Mother Nature makes one invincible foe. But don’t tell Dwayne Johnson, who’s determined to stare her down with his sweaty, tattooed, bulging pectorals.
If “Mad Max: Fury Road” cranked the action up to 11, “San Andreas” makes an over-the-top attempt to keep the action going, this time registering something like a 9.6 on the Richter scale with a refreshing and cheesy take on natural disaster genre. And instead of playing the blame-game as we saw last week with the pseudo-environmentalist “Tomorrowland,” the massive earthquake that attacks the city of San Francisco in “San Andreas” just happens. It’s not the result of evil corporate types who have pushed through fracking legislation or anything like that, rather, Mother Nature just decides this is the time for the big one. And what a big one it is!
The action starts with Ray (Dwayne Johnson), a former military vet and fire department helicopter emergency expert, making a daring rescue from a cliff side. This exciting opening sequence sets the stage for what is to follow. We meet his beautiful daughter Blake (Alexandra Daddario) who lives with her mother (Carla Gugino) and her mother’s new boyfriend (Ioan Gruffudd), who is a mega-rich architect. Meanwhile, seismologist Lawrence (Paul Giamatti) investigates earthquake activity at Hoover Dam. When a big quake hits the dam, Ray has to leave his daughter to help with the rescue and recovery efforts. But Blake is headed to San Fransisco where the epicenter appears to be growing. In time, all hell breaks loose.
Buildings collapse and crumble, the ground opens up revealing the fault, and even a tidal wave throws cruise ships at the city. All the while, Ray races around searching for his daughter. “San Andreas” is like some kind of video game version of “The Impossible,” at times, with viewers assaulted by waves of action and sonic booms. And as we all know, sound technology has come a long way since the 1974 Charlton Heston “Earthquake” movie introduced audiences to something called SenSurround. And this time the visuals colorfully match the sound as 3D is used to enhance the viewing experience. I’m not a huge fan of 3D, but in “San Andreas,” the format’s use makes sense.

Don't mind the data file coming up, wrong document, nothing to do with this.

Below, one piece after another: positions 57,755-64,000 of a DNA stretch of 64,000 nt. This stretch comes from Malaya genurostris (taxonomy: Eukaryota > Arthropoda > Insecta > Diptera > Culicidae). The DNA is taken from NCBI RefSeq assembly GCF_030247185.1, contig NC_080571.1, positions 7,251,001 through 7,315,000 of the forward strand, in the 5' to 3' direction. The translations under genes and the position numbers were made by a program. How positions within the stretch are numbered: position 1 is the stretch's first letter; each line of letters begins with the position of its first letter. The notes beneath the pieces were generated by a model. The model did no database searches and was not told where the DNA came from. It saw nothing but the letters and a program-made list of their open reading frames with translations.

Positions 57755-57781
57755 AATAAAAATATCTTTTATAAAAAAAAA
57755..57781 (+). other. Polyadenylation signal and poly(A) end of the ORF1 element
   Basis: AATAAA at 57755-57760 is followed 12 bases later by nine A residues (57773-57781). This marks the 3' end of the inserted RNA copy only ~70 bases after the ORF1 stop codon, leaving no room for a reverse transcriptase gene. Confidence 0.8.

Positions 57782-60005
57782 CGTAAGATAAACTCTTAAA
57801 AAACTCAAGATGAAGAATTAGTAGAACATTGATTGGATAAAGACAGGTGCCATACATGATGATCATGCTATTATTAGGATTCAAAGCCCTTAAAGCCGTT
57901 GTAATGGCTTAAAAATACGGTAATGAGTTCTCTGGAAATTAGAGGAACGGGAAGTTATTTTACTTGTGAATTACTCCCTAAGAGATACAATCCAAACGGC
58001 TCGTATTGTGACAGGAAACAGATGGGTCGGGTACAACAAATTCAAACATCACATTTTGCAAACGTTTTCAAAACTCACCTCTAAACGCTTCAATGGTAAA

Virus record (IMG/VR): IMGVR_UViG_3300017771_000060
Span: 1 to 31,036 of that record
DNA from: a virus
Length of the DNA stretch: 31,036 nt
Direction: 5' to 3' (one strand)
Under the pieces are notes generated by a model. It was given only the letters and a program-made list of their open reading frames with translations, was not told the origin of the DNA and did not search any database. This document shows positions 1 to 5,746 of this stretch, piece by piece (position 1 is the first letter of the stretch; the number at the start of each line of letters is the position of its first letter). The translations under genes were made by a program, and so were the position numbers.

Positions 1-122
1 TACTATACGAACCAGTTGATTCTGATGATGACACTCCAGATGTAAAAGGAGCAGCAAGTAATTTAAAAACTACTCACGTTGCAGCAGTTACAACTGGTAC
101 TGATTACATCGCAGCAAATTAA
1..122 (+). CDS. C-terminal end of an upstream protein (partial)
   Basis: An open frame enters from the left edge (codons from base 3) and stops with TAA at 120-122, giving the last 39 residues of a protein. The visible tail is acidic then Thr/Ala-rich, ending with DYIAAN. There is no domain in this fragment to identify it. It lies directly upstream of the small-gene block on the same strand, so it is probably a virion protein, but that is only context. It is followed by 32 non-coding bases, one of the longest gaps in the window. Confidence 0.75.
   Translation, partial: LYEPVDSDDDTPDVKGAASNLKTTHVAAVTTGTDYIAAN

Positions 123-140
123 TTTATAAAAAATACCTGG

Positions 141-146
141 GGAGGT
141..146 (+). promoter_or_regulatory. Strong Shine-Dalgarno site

The recent events in Nepal, in which the death toll has reached 7,000 lives, cannot be forgotten here. And while “San Andreas” is an enjoyable romp in which skyscrapers collapse and people are taken out by falling debris without the slightest sign of blood, it is impossible not to think about the reality of such an event. And in this case, instead of the Avengers tearing up a city in order to combat an alien menace, the villain here is undeniably real. Earthquakes kill and need to be predicted in a manner that provides us with more advanced notice. Because if we learn anything from “San Andreas,” the only thing you can do when Mother Nature starts the ground shaking is to get out of the way. And this is where the naivety of this story shines through with Johnson delivering an odd closing line that may not strike the right tone.
I cannot deny the entertainment value of “San Andreas.” It’s a film that keeps the viewers interested without roundly insulting them. And unlike the leering, lurid, sexuality that permeates Michael Bay’s awful “Transformers” sequels, “San Andreas” has a little more heart worthy of family entertainment. And because it’s big with well-constructed, exaggerated action sequences, it makes for worthy summer popcorn viewing.